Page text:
There are still a lot of unanswered questions about the HomePod speaker Apple announced at WWDC last month. But thanks to the firmware that was released to developers on Friday, we now know a little bit more about its internal hardware.
At home, you can pretty much trust your own Wi-Fi network, and you kind of have to trust your cellular provider. But as soon as you fetch up at a hotel, airport, Airbnb rental or coffee shop, you risk everything.
Short of leaving your MacBook or iPhone out on the table while you visit the bathroom at a hacker conference, using public Wi-Fi is just about the worst thing you can do with your devices when you travel. Fortunately, there are ways to protect yourself — and they’re cheap and easy.
A new 1Password update copies one-time passwords to your clipboard as soon as you log into a site or app, making what was a tedious process nice and easy. The update is free for both Mac and iOS users of 1Password.
The rumors say that SoundCloud is on its way out. The company is laying off staff, while burning through streaming bandwidth with no real way to make any money. If you’re a musician, this is a big deal, because SoundCloud is where you share music, and where you go to hear other musicians’ music. It’s a mixtape and an audition reel combined.
The smart move is to take your music to YouTube, because a) it’s not going away, b) it’s free, and c) it’s where everyone goes for free music anyway. The problem? You need to make a video. You could always just put a still image up there, but then the kids will get bored and move onto something else. But as a musician, you’d probably rather spend your time making music instead of making movie.
Luckily — surprise surprise — there’s an app for that. It’s called Wizibel, ands it comes from master iOS music-app-maker Klevgränd.
Omnigroup launched Omnigraffle 3 for iOS today, and it looks like a fantastic update to the diagramming, chart-making, flow-chart-creating app. But that’s not nearly the most important thing about this release, because Omni may have changed the way paid software works on iOS, and may be making it possible for “expensive” pro-level apps to be viable on the cheap-o app store at last.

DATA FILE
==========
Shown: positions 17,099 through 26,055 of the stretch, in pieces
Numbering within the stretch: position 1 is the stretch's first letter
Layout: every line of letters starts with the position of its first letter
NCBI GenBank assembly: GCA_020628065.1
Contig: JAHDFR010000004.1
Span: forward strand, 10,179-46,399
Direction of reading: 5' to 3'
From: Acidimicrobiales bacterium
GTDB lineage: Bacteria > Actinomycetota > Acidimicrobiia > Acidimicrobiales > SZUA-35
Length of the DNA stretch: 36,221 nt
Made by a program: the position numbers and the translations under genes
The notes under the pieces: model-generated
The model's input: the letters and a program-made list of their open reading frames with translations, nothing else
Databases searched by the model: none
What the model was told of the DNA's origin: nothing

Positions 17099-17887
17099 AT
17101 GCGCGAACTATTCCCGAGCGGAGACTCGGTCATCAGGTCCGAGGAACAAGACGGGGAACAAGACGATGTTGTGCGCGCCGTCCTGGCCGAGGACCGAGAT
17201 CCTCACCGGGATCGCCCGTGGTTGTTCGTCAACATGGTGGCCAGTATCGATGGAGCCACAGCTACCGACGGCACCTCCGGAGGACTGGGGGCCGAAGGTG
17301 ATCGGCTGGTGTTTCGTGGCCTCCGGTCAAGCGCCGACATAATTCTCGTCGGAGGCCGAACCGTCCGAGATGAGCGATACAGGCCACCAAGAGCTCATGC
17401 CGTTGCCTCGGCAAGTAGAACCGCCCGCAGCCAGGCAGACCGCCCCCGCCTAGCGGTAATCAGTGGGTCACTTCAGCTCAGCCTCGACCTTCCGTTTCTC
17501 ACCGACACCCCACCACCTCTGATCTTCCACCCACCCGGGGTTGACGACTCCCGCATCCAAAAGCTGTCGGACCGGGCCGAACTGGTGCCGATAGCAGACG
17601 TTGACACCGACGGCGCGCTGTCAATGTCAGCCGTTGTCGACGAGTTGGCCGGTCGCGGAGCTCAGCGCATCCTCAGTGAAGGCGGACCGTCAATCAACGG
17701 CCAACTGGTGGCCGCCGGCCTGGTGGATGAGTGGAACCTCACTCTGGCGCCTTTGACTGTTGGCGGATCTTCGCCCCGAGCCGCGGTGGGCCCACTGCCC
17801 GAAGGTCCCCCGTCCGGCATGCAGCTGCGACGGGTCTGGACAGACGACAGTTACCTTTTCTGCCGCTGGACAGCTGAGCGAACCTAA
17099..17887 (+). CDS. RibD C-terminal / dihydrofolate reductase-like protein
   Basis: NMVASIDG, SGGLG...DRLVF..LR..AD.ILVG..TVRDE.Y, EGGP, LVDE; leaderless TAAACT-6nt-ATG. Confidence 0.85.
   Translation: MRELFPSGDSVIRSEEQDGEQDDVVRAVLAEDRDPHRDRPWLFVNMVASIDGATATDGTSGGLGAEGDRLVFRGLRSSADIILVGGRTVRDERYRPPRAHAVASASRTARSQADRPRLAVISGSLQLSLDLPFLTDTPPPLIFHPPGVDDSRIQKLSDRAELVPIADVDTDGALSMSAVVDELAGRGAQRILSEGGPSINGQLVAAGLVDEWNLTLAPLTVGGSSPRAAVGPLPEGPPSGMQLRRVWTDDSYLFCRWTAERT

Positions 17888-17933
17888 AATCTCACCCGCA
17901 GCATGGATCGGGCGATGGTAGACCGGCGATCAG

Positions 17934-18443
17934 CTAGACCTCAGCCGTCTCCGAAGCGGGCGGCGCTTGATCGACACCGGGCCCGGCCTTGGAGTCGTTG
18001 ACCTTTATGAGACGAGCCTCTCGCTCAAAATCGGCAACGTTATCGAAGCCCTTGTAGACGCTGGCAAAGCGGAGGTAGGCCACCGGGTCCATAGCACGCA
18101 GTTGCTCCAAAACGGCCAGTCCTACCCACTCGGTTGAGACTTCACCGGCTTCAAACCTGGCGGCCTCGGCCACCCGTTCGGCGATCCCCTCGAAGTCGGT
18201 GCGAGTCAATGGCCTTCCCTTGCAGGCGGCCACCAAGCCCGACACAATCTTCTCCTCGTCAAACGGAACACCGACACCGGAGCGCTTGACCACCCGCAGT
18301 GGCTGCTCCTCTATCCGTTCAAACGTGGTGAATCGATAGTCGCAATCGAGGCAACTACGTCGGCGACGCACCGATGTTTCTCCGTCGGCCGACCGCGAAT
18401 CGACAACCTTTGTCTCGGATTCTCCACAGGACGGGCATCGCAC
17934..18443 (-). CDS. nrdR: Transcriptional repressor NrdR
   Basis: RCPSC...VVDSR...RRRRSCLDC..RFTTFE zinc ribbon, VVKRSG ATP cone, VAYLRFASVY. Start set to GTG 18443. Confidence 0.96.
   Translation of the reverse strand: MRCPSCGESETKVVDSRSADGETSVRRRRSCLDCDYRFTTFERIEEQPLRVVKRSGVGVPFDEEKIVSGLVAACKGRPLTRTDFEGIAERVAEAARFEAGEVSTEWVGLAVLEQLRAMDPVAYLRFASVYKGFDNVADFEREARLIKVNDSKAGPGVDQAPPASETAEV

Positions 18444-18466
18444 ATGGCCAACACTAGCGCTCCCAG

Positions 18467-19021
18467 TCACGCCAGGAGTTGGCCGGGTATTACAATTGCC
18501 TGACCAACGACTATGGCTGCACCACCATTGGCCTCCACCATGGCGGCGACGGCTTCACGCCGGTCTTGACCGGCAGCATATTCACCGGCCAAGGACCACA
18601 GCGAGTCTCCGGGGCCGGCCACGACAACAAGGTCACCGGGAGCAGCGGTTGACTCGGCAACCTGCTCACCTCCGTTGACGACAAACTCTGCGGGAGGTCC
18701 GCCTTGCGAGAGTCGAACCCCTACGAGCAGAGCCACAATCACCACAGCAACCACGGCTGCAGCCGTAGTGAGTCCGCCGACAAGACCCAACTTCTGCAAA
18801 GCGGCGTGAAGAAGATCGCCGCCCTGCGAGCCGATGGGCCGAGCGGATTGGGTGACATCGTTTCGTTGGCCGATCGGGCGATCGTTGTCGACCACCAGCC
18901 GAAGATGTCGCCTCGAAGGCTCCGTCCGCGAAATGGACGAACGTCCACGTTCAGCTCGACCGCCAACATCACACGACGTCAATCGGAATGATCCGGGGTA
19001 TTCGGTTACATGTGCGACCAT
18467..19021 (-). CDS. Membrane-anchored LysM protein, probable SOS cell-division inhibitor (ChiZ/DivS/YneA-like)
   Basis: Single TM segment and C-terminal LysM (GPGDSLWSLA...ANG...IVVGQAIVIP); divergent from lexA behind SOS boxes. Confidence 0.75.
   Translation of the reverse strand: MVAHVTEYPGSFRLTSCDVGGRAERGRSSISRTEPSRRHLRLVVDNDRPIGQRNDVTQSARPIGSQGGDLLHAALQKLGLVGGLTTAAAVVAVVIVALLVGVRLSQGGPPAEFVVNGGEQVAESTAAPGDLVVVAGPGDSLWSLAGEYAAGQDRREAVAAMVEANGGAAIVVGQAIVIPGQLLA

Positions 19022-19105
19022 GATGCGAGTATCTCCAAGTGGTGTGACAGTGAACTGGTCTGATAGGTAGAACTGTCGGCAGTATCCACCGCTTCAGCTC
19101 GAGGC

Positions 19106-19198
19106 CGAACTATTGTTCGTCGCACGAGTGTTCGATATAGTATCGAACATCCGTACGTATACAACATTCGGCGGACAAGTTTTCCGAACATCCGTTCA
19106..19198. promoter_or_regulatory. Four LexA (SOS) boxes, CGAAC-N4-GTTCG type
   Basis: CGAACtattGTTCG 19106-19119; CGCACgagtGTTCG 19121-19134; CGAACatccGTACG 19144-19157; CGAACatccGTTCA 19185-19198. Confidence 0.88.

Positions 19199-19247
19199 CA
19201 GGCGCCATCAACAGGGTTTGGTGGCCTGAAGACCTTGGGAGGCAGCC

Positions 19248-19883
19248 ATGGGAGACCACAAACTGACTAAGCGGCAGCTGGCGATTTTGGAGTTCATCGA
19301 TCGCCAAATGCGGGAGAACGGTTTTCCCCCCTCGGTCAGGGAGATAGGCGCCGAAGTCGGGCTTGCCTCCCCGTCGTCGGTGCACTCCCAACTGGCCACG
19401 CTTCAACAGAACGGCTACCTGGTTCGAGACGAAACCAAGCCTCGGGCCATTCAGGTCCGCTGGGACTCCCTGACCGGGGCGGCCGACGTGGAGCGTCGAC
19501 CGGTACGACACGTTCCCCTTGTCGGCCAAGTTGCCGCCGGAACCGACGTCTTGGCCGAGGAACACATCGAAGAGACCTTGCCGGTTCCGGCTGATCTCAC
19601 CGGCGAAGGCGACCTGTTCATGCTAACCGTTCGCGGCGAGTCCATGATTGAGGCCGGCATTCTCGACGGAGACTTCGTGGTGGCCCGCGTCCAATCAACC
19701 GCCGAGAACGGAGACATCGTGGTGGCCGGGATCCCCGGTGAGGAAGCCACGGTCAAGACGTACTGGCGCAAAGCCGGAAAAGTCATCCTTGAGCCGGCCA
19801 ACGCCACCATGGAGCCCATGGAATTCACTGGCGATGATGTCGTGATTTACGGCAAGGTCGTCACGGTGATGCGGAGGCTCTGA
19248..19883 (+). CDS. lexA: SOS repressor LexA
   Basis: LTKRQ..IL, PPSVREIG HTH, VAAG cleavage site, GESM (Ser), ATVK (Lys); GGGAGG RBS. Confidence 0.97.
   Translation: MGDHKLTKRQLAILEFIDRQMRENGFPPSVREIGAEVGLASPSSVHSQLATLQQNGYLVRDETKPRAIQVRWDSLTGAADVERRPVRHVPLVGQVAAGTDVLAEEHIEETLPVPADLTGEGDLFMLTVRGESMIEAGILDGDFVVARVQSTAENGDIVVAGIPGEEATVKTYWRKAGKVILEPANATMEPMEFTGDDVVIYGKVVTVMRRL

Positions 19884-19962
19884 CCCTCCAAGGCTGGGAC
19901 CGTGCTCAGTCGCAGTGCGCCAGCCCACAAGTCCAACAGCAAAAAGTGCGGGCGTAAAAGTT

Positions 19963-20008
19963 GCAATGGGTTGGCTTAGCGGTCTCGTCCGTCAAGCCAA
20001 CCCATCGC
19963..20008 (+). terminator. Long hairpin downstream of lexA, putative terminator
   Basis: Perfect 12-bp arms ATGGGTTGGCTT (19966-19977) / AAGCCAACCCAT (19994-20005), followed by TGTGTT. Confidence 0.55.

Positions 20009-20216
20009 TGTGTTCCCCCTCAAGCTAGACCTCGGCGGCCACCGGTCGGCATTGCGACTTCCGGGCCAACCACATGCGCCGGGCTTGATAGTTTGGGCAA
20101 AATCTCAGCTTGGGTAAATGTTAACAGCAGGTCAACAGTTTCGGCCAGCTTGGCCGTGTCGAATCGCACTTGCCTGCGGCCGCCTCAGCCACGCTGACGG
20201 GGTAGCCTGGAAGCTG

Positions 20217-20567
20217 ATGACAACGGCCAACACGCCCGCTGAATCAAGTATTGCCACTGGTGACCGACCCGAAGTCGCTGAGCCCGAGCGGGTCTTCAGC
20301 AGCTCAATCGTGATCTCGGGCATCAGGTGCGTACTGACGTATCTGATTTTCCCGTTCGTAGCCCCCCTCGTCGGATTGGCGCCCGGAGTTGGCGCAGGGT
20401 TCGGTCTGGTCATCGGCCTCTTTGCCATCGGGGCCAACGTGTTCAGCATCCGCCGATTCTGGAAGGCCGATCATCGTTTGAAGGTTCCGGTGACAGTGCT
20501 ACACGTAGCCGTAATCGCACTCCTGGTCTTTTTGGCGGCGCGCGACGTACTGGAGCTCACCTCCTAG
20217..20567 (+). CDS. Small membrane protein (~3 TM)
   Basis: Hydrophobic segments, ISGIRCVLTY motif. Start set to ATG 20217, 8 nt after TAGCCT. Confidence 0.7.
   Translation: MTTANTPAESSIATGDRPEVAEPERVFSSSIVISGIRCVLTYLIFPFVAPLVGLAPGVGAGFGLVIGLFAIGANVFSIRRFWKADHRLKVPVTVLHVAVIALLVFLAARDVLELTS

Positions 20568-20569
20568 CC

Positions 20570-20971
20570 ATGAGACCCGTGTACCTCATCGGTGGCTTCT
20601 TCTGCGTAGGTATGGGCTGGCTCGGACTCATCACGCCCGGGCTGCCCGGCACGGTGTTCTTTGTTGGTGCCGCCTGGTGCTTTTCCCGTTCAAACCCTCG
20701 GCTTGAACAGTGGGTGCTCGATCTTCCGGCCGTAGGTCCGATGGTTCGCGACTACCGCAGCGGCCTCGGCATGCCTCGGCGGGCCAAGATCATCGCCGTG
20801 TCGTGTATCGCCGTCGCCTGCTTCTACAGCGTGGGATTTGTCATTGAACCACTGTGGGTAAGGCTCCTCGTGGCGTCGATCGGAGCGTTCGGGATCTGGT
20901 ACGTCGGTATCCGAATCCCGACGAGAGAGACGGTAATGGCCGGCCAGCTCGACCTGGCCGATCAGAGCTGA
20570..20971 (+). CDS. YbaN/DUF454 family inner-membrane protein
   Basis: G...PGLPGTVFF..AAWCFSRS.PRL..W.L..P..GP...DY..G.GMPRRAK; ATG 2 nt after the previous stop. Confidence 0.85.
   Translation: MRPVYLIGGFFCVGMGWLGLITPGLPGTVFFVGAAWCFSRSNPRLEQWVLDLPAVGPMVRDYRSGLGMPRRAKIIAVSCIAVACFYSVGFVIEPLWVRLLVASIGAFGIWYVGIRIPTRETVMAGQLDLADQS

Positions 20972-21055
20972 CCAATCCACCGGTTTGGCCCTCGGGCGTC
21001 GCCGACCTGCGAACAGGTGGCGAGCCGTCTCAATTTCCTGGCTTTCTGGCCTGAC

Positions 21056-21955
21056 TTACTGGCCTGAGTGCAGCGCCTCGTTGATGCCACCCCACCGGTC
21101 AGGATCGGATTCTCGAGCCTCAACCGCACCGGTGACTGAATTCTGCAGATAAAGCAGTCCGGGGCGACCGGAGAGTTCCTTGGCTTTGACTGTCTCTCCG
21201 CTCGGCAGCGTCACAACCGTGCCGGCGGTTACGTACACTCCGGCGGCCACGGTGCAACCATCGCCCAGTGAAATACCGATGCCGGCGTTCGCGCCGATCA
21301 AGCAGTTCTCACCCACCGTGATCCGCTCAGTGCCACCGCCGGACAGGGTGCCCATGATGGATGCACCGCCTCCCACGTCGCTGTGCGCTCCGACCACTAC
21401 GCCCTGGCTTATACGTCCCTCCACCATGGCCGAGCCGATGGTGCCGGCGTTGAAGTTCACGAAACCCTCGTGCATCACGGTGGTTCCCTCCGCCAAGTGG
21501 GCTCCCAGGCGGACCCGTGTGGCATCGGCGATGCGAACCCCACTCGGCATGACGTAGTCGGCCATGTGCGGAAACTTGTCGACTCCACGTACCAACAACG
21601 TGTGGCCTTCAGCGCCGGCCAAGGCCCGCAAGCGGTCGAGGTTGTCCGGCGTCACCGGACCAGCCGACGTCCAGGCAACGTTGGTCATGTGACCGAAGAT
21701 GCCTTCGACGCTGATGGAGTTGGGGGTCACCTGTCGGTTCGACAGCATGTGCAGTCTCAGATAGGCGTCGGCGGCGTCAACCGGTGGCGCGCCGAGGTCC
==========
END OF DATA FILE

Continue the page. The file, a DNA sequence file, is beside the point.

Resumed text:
Pick a photo on your iPhone. Any photo. Can you tell me where and when you took it? Of course — that’s easy. But can you tell me the shutter speed of that photo? What about your elevation when you took it? Could you show me a histogram of the photo’s exposure? If you have Icon Factory’s Exify installed, then the answer is “Yes.” You can get to all that info, and a whole lot more, with a couple of taps.
Apple’s mission to eliminate 32-bit apps is no longer focused solely on iOS. The company told developers this week that its upcoming High Sierra update will be the last macOS release to support 32-bit titles “without compromise.”
Apple is making more revenue off the App Store alone in 2017 than it did in all of 2007, according to a new study that analyzed Apple’s money-printing app empire.
When the iPhone launched in 2007, Steve Jobs absolutely refused to let third-party apps on his beloved device. Fast forward ten years later and not it’s not just hard to imagine the iPhone without the App Store. It’s hard to imagine Apple being as profitable without it.
As the iPhone turns 10 years old this week, the Apple’s long streak of dominance makes it seem like iPhone will rule the tech world for the forseeable future. Nothing last forever though, so what could the iPhone look like in 2027 when technology is more seamlessly embedded in our lives?
Cult of Mac is collaborating with Wired U.K. all this week for an in-depth look at the iPhone’s lasting impact and possible future. Tech experts that Wired talked to are pretty optimistic that the iPhone will still exist in some form 10 years from now. But interacting with it will be completely different.